Dave Reid

The Bookends Development Receives Approval from City Plan Commission

By - Oct 19th, 2009 07:05 pm
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New Land Enterprises received unanimous approval at the October 19th meeting of the City Plan Commission.  The 19-story building will have 224 residential units, 292 parking spaces, and 3,000 square feet of retail.  Targeting a high-end luxury market it will include upgraded finishes, stainless steel appliances, and hardwood floors.  Additionally, it will offer a 75 foot lap pool with accompanying whirlpool, and concierge service.  If New Land Enterprises were to obtain approval from the Common Council for this project and a propose loaned guarantee from the City of Milwaukee, then the project could break ground as early as February 2010 with an expected opening in two and half years.

Categories: Real Estate

13 thoughts on “The Bookends Development Receives Approval from City Plan Commission”

  1. Jeff Jordan says:

    Really! Do these people ever turn anybody down. I stand on my original comments at the announcement of this project. Does New Land have any prospects for the retail space? What is the market demand for condos in this price range? Why should the taxpayers of Milwaukee underwrite this project?
    I wasn’t at the hearing. Were any of these items discussed?
    New Land has a horrible record of locating tenets for retail and mixed use space. (Sterling, Downer Ave.)
    There is considerable inventory of Condo’s in the city right now.
    What is the justification of bankrolling New Land?

  2. Arlo A. says:

    I see the Marc Levine attitude is catching on! But maybe rather selectively.

  3. MilwaukeeD says:

    Jeff, the City Plan Commission was only suppossed to be voting on the design of the building, so many of the issues that you bring up weren’t suppossed to be part of the debate. Those will be part of the debate at ZND, however.

    Also, these are apartments, not condos.

  4. Cindy says:

    Oooh! Upgraded finishes! The design … Yawn…

  5. Dave Reid says:

    @Jeff This was a zoning change from GPD to DPD so I don’t believe they had much of a leg to stand on as far as turning them down. It met the density, height, massing, and FAR of the original GPD so it moves forward. Understand NLE wouldn’t put in retail space if the city didn’t make them do so. This is apartments not condos, and Boris actually made a pretty good argument for the marketability of the apartments. This didn’t approve the any underwriting or bankrolling of NLE, just zoning.

  6. Rachael says:

    I went to this site and walked around the are the other day, trying to imagine this building. What an impact it will have as you drive up VanBuren! With a location like that, and a luxury building as its anchor, I can’t imagine many retailers NOT coveting the space.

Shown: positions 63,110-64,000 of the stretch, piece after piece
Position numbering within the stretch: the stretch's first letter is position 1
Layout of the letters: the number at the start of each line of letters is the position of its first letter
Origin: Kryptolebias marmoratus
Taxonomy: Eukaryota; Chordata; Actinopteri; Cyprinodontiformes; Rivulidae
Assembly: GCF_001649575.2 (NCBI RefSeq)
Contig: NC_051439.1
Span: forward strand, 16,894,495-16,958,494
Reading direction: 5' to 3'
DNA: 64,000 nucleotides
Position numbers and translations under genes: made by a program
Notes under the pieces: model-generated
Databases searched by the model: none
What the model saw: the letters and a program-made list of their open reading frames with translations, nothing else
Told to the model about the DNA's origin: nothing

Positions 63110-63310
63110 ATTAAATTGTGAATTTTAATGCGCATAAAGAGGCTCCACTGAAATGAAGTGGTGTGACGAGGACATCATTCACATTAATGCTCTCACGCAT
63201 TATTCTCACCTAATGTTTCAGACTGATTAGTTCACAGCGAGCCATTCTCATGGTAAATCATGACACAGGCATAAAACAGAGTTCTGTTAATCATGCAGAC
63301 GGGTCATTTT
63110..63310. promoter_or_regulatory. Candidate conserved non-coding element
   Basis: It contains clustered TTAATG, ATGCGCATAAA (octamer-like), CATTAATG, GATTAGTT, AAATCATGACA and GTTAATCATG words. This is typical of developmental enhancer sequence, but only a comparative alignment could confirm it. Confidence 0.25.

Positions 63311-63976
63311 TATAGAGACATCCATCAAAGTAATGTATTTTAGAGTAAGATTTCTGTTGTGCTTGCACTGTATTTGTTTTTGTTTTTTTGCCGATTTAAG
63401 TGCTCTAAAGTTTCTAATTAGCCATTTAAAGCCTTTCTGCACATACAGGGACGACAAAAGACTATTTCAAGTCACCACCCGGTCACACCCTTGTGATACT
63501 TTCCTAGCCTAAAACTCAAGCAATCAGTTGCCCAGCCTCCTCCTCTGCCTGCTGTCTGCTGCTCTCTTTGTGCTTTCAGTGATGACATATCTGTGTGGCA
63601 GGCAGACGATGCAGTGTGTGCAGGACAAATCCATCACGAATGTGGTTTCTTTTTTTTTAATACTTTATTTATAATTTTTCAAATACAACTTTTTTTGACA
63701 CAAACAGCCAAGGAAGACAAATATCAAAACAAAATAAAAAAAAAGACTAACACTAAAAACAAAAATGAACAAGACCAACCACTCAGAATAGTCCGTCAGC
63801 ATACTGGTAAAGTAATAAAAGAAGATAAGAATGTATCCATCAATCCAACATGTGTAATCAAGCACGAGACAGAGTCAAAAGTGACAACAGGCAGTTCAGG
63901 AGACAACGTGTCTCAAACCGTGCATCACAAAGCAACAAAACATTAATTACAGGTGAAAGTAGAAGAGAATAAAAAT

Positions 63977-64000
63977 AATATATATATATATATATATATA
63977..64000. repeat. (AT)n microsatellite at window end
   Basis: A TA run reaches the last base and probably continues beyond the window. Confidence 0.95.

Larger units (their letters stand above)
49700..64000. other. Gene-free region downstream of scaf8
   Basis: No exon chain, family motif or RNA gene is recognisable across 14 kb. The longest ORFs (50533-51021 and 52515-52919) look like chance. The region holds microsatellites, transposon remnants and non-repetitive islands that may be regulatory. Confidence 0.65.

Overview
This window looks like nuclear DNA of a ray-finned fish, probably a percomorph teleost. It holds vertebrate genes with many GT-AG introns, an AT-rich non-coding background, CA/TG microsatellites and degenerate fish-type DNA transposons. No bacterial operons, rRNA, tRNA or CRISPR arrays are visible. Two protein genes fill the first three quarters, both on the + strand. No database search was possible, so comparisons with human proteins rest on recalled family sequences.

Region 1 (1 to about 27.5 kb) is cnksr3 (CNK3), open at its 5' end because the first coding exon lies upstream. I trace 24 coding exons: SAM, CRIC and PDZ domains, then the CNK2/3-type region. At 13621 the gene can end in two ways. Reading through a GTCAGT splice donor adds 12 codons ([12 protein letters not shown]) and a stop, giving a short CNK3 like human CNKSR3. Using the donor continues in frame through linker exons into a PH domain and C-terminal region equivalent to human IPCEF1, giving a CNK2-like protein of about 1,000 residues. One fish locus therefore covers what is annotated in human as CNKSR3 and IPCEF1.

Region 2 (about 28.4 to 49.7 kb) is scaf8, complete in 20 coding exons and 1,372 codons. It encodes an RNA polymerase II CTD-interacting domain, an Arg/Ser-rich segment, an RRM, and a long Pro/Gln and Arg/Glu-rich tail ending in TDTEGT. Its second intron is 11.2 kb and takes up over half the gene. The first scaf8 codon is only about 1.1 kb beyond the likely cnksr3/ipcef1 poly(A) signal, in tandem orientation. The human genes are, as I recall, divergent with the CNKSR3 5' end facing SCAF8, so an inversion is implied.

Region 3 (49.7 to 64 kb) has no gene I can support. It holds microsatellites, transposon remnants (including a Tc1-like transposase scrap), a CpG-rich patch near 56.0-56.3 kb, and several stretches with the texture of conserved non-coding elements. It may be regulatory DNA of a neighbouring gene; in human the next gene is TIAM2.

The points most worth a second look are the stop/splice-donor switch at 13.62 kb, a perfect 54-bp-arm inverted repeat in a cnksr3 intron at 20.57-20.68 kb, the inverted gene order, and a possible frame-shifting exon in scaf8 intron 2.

Has NLE always had problems with renting retail space, or is it because of the economy? I’m not familiar with all their properties.

    Also, what is the difference in financing proposed between this and Moderne? One is a “guarantee” and the other is an actual loan fromt the city? Or are they the same thing?

    @Jeff I too happen to be a taxpayer, and I’m all for this project. Why should we help finance some, but discriminate against others?

  7. Arlo A. says:

    I would like to see someone examine and justify or invalidate Mr. Jordan’s claim that NLE’s record with tenants/occupancy is worse than other comparable firms. Mandel seems to have these problems too. Break it out in some charts for vacancies in residential and commercial space month by whatever chronological period you can get. To simplify the task of rounding the data up, just ask for it at the source, noting that you’ll get a better result than trying to cobble it together yourselves. At least one of the top players must feel confident enough to undergo a public analysis, and then you can get others to go along.

  8. Todd says:

    My understanding is that it would be apartments…which the market for apartments is strong in downtown, as illustrated by the north end being completely leased out for apartments. And you “bankroll” them for the potential of an increase in tax revenue from the property.

  9. Andrew says:

    I think a lot of this has to do with the appearance of density. Where as a empty house is a blight on any neighborhood, an empty condo building does not appear empty. It also is available to fill when the market turns around. Milwaukee wants to fill in the lakeside and is will to risk empty condos to fill it.

    Just my two cents.

  10. Dave Reid says:

    @Andrew to be clear the bookends is proposed to be apartments, not condos.

  11. Jesse Hagen says:

    @Andrew – You act as though it is somehow bad for the city to be pushing development even though it won’t fill immediately. What is your objection based on?

  12. Andrew says:

    Sorry about replacing “condo” for “apartment.”
    I have no problem with the city pushing development that won’t fill immediately, but anything going up in the next year to 18 months if not longer will not be filled for years. This will drive down property values, decrease the city tax base, and increase vacancy rates. I worry that Milwaukee is allowing construction of residential units and crossing its fingers in hopes that something will happen to fill them up rather than waiting for an increase in residents that creates a need for new housing.

  13. Jesse Hagen says:

    Why do you think these units won’t be able to fill, do you think this recession will continue for more than 2 years?

    If construction starts on these projects soon, they will be finished right about when the recession will have turned around. If anything, this is the perfect time for these investments.

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